Ms. Davis broke no law
This is to address a letter written by Rich Dunn regarding Kim Davis and the Constitution. I researched the Kentucky statutes and the words “so help me God” are, in fact, required by that state. Furthermore, I would submit that the founders did intend for the oath to be taken before God. Daniel Webster wrote, “What is an oath? It is founded on a degree of consciousness that there is a Power above us that will reward our virtues or punish our vices. Our system of oaths in all our courts, by which we hold liberty and property and all our rights, are founded on or rest on Christianity and a religious belief.”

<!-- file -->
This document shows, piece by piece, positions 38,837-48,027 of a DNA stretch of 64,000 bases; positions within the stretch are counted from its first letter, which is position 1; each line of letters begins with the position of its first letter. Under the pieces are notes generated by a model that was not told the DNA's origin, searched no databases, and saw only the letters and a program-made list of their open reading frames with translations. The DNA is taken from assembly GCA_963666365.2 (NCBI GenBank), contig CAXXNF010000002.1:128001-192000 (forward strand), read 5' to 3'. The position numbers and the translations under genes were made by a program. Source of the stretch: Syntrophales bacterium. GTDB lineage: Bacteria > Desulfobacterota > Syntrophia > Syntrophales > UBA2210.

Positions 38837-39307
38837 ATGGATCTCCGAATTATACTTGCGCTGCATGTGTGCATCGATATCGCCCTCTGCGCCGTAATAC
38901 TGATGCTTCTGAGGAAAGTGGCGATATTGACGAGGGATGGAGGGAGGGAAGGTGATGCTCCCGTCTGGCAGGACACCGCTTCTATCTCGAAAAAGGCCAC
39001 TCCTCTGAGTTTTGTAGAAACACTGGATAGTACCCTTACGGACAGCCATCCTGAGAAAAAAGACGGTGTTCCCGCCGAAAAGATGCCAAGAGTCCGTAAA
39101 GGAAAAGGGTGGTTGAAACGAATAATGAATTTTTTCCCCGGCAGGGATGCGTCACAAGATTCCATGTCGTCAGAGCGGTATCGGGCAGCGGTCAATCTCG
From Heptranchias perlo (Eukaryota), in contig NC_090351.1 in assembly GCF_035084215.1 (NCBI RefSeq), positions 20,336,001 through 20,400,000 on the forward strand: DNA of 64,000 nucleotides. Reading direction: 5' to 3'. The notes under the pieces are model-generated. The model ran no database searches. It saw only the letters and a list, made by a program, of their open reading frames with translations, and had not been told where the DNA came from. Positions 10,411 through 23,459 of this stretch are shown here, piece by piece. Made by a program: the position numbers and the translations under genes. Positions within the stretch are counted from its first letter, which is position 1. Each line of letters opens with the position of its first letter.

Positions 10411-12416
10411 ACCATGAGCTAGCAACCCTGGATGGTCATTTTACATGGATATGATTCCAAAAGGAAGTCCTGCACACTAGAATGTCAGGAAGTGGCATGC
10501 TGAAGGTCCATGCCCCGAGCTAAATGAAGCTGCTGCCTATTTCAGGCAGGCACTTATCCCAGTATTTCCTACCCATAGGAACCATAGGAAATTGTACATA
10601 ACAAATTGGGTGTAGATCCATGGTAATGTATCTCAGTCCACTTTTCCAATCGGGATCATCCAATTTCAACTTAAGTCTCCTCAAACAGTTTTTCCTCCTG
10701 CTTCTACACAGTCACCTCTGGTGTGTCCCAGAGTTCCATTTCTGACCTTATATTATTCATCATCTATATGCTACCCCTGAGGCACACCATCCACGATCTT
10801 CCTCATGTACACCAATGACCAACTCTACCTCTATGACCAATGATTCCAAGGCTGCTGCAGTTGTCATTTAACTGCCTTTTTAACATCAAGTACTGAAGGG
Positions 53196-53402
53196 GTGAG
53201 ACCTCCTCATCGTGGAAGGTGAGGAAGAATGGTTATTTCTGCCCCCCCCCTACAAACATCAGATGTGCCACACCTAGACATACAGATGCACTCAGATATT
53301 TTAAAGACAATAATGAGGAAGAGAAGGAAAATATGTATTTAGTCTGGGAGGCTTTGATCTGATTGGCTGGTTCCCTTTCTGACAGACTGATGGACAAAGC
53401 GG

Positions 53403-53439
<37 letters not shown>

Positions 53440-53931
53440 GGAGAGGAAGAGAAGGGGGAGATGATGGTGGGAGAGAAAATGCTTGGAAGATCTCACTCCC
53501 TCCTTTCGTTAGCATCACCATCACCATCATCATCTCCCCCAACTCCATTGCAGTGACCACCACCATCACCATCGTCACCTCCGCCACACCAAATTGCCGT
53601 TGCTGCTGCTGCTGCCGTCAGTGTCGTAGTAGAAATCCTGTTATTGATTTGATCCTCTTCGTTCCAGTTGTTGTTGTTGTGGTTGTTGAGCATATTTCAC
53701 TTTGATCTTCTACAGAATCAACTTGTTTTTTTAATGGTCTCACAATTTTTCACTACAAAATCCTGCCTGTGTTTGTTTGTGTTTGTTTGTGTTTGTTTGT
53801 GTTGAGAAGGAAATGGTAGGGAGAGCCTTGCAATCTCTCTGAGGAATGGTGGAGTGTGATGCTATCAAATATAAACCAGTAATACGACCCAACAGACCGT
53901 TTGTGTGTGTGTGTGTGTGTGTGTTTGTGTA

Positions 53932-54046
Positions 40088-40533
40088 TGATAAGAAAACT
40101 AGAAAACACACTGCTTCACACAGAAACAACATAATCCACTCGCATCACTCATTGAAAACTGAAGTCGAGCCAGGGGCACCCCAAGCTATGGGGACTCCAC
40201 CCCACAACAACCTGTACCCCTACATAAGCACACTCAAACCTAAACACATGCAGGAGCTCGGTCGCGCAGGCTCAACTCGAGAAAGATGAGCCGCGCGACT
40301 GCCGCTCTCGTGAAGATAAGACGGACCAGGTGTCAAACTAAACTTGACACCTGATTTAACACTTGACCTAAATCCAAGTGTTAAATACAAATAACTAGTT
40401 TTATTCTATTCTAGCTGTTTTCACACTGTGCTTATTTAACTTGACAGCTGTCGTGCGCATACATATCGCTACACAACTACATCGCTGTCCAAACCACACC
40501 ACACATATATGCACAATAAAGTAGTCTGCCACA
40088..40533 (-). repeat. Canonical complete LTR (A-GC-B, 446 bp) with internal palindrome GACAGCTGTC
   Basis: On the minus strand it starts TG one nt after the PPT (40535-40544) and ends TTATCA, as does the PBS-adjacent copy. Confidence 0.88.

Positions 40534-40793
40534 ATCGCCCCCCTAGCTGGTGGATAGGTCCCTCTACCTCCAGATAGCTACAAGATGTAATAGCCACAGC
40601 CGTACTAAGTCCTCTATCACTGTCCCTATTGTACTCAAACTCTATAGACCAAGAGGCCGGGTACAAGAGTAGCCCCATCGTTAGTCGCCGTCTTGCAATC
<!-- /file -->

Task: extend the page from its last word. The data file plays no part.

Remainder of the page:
Furthermore, you state that the U.S. Constitution does not mention God, but its very foundation is the Declaration of Independence, which mentions God four times.
Since we are talking about the Constitution, remember the Tenth Amendment, which states that anything not addressed in the Constitution is not the jurisdiction of the federal government, but rather the states or the people. As the Constitution is silent on the issue of marriage, it becomes an issue for the states. The states left it up to the people. The Supreme Court that you herald as being the final arbiter of the Constitution went far beyond its own powers as defined by that same Constitution in this case.
Laws are only to be passed by Congress, not the Supreme Court. From that perspective, Ms. Davis has broken no law.